Some Scholars Dispute Research that Says White Evangelicals Are On the Decline

Evangelical leaders Greg Laurie (blue tie), Ronnie Floyd (pink tie), Jack Graham (green tie) and James Dobson (yellow tie) pose for a picture as they attend a private dinner with President Donald Trump, Vice President Mike Pence and cabinet officials at the White House in Washington, D.C. on May 3, 2017. (PHOTO: FACEBOOK / GREG LAURIE)
Evangelical leaders Greg Laurie (blue tie), Ronnie Floyd (pink tie), Jack Graham (green tie) and James Dobson (yellow tie) pose for a picture as they attend a private dinner with President Donald Trump, Vice President Mike Pence and cabinet officials at the White House in Washington, D.C. on May 3, 2017. (PHOTO: FACEBOOK / GREG LAURIE)

Several scholars are challenging the Public Religion Research Institute’s recent survey that suggests white evangelicals are in major decline.

Professor Tobin Grant, department chair of Political Science at Southern Illinois University, pointed to other trustworthy polls, such as one from the General Social Survey. Those polls show that the white evangelical population has not declined, but rather remained stable over the past decade.

“The decline that they (PRRI) show in their survey doesn’t match what we see in other surveys that are of higher quality and are seen as more accurate,” Grant told The Christian Post, citing a General Social Survey graph of “white (not latino) ‘Born Again'” Christians, which shows a mostly flat line from 2004 to 2016 at around 20 percent.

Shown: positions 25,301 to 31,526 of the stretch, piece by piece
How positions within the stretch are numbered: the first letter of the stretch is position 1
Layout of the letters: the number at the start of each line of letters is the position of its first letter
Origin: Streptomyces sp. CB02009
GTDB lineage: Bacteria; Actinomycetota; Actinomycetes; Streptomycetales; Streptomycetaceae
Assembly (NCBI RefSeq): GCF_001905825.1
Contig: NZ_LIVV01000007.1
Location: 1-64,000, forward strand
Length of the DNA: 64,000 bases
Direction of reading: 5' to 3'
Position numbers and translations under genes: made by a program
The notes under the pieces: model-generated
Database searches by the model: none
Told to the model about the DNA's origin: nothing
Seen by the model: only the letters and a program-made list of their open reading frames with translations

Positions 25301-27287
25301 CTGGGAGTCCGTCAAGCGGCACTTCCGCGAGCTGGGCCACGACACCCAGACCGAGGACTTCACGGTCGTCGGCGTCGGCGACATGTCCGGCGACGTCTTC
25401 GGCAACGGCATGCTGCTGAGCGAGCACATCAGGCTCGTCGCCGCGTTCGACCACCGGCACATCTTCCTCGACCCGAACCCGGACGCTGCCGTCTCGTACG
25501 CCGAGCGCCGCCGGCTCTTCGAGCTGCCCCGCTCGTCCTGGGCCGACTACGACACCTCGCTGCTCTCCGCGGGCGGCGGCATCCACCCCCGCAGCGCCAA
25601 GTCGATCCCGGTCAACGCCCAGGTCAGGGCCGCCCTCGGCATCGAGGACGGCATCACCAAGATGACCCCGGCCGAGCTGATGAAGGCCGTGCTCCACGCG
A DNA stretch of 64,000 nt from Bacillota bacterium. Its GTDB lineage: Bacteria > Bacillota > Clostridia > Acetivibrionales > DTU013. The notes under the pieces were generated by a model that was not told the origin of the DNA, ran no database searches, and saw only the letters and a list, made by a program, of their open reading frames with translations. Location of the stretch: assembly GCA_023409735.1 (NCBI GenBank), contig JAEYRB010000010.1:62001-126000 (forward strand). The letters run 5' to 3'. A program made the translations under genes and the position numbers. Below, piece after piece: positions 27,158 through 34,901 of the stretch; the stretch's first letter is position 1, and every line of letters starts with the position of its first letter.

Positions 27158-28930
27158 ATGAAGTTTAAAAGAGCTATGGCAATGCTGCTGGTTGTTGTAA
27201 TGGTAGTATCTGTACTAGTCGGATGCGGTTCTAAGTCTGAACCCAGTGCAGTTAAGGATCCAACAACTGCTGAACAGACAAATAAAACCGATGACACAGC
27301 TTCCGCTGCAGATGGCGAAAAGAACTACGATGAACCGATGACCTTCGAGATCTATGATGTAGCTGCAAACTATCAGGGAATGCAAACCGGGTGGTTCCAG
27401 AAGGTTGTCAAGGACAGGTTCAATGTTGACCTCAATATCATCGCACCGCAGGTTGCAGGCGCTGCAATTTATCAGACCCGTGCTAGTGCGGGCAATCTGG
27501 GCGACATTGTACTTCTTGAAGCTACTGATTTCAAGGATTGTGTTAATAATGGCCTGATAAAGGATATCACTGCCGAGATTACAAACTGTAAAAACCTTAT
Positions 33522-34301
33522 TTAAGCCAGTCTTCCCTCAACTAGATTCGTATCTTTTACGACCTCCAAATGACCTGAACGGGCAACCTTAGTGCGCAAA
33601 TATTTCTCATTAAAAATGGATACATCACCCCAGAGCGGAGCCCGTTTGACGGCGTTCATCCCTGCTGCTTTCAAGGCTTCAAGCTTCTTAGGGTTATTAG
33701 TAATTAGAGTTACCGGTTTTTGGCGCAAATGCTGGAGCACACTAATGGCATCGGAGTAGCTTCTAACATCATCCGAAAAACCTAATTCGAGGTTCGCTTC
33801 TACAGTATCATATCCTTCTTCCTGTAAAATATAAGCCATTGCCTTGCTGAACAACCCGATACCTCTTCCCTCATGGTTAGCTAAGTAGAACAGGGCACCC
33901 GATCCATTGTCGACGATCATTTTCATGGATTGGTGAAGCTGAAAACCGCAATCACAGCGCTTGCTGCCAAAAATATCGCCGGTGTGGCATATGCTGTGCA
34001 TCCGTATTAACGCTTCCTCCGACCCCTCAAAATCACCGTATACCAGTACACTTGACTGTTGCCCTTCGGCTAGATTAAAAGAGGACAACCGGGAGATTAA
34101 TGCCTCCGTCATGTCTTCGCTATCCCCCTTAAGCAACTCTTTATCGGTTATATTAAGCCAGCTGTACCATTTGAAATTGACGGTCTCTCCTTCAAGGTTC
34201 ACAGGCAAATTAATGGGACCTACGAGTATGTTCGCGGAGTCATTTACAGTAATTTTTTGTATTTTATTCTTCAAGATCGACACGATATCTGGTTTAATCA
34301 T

PRRI’s study was released last week and revealed that the percentage of white evangelical Protestants dropped from 23 percent in 2006 to 17 percent of Americans in 2016. The study was based on interviews with more than 101,000 Americans from all 50 states.

Andrew R. Lewis, assistant professor at the University of Cincinnati, and Ryan P. Burge, who teaches at Eastern Illinois University in Charleston, also took issue with PRRI’s report. They decided to compare PRRI’s results with findings from both the GSS and the Cooperative Congressional Election Study.

“Both have the advantage of being large, national samples, and both include two different approaches to measuring evangelicals — affiliation with specific denominations and self-identification with evangelicalism (which PRRI used),” they said.

They also noted that the other surveys use two different methods — the GSS is conducted face-to-face, while the CCES is conducted online.

“Essentially, comparing the GSS and CCES data with the PRRI results using both measurement strategies allows us to fully assess if there is decline,” they said.

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SOURCE: Stoyan Zaimov
Christian Post